This surgical procedure is designed to relieve pain and instability of the hip caused by an abnormally shallow hip socket. In this procedure, the socket is cut and freed from the pelvis, then repositioned at an angle that stabilizes the hip and provides adequate support for the femoral head.
The patient is positioned so that the hip is clearly visible to the physician, and the area is cleaned and sterilized. An IV is administered for general anesthesia.
Accessing the Joint
An incision is made across the hip to allow access to the hip joint, and the pelvis and femoral head are examined. Cuts are carefully made across the ilium, pubis and ischium of the pelvis, freeing the hip socket from the rest of the pelvis.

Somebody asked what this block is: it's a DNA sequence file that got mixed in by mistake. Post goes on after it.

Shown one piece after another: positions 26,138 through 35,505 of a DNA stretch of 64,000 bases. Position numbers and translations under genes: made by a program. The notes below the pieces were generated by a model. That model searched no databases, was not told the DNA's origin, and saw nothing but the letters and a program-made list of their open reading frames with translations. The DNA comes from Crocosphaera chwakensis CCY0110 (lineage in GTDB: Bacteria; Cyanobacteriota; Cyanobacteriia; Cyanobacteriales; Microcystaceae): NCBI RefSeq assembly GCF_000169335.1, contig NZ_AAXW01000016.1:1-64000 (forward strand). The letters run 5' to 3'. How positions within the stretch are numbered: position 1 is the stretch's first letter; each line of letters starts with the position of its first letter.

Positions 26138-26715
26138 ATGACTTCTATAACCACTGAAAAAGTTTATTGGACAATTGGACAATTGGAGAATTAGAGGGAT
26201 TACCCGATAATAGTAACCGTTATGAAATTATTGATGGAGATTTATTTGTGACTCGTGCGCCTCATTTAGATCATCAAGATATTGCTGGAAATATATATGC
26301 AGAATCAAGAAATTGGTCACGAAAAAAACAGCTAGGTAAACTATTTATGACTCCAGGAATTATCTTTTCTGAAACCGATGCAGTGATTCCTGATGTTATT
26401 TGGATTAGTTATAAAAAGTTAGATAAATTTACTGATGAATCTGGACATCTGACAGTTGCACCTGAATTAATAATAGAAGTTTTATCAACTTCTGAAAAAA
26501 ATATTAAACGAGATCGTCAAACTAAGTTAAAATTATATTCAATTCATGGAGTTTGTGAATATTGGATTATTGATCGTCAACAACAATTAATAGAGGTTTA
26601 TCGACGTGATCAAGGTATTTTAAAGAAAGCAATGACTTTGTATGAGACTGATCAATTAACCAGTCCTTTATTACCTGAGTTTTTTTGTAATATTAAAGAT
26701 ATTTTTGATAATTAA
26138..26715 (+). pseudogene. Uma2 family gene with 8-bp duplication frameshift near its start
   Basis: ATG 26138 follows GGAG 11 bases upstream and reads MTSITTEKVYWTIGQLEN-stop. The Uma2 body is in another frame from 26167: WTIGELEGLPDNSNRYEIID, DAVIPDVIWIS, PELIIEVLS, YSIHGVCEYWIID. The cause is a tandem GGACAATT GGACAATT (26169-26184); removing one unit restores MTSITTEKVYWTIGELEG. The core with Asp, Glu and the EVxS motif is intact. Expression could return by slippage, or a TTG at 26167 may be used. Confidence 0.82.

Repositioning the Hip Socket
The hip socket is rotated so that it is properly aligned with the femoral head. Surgical screws or metal plates are inserted to hold the hip socket in place.
End of Procedure and After Care
The incision is closed with sutures or surgical staples and the hip is bandaged. A hospital stay of four to six days is required, and patients will receive physical therapy. Crutches will be needed for at least eight weeks. Most patients will be able to walk unaided in three months.
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